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macook3
New Member

If my daughter works for a non profit org, and made less than $10,000 in 2016, can I claim her on my taxes?

 
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CherylW
Level 3

If my daughter works for a non profit org, and made less than $10,000 in 2016, can I claim her on my taxes?

Here's a great interactive tool to help you figure out whether you can take her as a dependent: 

 


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3 Replies
CherylW
Level 3

If my daughter works for a non profit org, and made less than $10,000 in 2016, can I claim her on my taxes?

Here's a great interactive tool to help you figure out whether you can take her as a dependent: 

 


Carl
Level 15

If my daughter works for a non profit org, and made less than $10,000 in 2016, can I claim her on my taxes?

How old was your daughter on Dec 31 of the tax year? Was she a full time student for any one semester during the tax year? That matters big time.

Hal_Al
Level 15

If my daughter works for a non profit org, and made less than $10,000 in 2016, can I claim her on my taxes?

There are two types of dependents, "Qualifying Children"(QC) and standard ("Qualifying Relative" in IRS parlance even though they don't have to actually be related). There is no income limit for a QC but there is an age limit, a relationship test and a residence test. Only a QC qualifies a taxpayer for the Earned Income Credit.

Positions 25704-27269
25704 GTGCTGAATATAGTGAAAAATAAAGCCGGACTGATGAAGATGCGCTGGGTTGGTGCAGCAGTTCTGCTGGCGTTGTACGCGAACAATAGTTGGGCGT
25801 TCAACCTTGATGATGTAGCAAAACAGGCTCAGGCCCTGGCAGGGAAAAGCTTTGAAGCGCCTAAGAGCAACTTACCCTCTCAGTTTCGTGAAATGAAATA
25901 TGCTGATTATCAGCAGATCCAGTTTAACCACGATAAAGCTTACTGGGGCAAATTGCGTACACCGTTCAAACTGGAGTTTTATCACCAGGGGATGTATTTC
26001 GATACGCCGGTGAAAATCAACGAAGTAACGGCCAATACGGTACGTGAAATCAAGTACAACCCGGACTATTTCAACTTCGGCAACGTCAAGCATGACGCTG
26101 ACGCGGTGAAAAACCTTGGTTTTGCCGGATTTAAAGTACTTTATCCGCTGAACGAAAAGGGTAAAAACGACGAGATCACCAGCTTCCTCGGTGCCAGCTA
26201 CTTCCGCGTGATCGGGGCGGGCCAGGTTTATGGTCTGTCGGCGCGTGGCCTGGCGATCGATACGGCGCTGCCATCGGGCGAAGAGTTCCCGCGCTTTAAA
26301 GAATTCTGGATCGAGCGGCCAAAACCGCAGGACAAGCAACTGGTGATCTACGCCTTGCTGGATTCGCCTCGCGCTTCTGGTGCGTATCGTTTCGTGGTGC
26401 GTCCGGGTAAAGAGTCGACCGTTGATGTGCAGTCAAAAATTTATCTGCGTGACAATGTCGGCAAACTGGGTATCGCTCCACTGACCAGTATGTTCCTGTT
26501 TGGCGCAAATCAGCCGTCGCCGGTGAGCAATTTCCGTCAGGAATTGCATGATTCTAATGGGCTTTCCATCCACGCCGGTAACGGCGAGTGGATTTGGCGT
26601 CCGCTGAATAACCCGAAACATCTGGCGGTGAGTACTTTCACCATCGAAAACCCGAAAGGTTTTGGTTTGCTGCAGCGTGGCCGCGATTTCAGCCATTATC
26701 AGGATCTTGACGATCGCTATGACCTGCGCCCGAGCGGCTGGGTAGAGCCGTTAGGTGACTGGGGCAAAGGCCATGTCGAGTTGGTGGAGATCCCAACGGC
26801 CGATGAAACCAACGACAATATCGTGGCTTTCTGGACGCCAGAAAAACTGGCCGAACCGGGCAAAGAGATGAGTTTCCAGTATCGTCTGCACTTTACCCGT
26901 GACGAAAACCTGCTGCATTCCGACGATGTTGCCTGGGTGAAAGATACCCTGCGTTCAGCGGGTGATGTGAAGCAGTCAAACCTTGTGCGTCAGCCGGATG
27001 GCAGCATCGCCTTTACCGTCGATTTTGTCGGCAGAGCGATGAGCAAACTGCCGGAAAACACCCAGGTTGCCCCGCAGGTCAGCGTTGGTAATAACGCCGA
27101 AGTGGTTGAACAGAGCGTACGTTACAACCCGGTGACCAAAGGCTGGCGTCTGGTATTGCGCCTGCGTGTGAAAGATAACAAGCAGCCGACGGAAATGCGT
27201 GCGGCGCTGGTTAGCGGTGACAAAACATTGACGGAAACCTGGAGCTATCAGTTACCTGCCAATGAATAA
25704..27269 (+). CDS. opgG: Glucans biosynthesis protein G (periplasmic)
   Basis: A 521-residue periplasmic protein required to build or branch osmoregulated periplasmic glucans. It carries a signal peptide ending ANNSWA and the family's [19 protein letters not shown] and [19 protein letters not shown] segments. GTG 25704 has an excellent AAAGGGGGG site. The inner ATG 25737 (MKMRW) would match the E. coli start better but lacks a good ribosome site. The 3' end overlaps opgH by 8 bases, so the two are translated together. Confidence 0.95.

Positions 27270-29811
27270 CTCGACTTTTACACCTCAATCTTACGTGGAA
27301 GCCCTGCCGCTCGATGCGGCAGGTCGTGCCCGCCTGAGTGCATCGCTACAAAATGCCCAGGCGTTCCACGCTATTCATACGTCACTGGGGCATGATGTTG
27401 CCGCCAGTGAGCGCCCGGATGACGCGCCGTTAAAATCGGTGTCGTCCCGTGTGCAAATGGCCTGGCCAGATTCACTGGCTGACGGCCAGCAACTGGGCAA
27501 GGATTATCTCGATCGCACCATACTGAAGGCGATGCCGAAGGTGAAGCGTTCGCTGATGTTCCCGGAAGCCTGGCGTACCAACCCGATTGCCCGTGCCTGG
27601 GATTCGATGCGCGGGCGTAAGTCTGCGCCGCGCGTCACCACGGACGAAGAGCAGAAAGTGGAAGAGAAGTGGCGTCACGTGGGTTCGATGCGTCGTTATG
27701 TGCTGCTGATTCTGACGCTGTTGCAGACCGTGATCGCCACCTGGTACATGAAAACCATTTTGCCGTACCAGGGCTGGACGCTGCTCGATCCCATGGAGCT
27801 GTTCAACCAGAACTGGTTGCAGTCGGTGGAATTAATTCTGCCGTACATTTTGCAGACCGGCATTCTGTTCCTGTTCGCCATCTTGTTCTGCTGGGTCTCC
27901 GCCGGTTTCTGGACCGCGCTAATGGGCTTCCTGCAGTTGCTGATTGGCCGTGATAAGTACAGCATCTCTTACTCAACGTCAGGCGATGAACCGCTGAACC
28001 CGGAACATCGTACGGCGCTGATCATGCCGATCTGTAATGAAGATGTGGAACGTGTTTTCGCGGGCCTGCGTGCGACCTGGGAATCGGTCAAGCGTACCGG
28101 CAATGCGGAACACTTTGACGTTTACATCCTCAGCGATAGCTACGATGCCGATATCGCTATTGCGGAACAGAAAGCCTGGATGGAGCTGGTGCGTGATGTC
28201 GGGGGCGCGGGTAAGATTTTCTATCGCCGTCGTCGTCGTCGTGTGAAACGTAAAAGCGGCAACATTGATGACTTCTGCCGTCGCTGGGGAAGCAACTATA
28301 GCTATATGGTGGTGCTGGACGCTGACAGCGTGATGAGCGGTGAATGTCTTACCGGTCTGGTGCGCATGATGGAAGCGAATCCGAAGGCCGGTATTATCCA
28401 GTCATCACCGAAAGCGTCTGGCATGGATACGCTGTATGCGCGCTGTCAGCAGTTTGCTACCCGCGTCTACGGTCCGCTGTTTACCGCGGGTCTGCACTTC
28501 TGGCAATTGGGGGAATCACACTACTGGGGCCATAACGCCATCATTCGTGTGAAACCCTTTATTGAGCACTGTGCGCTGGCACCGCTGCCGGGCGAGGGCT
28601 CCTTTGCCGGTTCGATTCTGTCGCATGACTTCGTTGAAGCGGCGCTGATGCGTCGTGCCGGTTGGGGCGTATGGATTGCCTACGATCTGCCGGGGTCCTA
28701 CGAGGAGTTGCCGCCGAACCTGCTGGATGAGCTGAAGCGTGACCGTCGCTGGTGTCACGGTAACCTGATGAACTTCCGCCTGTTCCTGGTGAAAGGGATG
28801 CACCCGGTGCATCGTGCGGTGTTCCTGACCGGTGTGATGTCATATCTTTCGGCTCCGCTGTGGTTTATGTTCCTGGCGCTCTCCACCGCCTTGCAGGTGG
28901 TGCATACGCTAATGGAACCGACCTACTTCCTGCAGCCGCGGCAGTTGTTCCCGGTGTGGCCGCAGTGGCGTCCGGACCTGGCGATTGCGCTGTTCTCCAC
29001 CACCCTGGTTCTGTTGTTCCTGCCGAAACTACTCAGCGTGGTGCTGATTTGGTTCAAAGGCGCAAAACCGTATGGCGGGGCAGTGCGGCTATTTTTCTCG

A child of a taxpayer can still be a “Qualifying Child” (QC) dependent, regardless of his/her income, if:

  1. He is under age 19, or under 24 if a full time student for at least 5 months of the year, or is totally & permanently disabled
  2. He did not provide more than 1/2 his own support. Scholarships are considered third party support and not as support provided by the student.
  3. He lived with the parent (including temporary absences such as away at school) for more than half the year

 

So, it doesn't matter how much he earned. What matters is how much he spent on support. Money he put into savings does not count as support he spent on him self.

The support value of the home, provided by the parent, is the fair market rental value of the home plus utilities & other expenses divided by the number of occupants.

 

If your daughter does not meet the QC rules, then her income is too high (more than $4150) to be a standard dependent (qualifying relative). The fact that her income is from a non-profit org, does not change that. 

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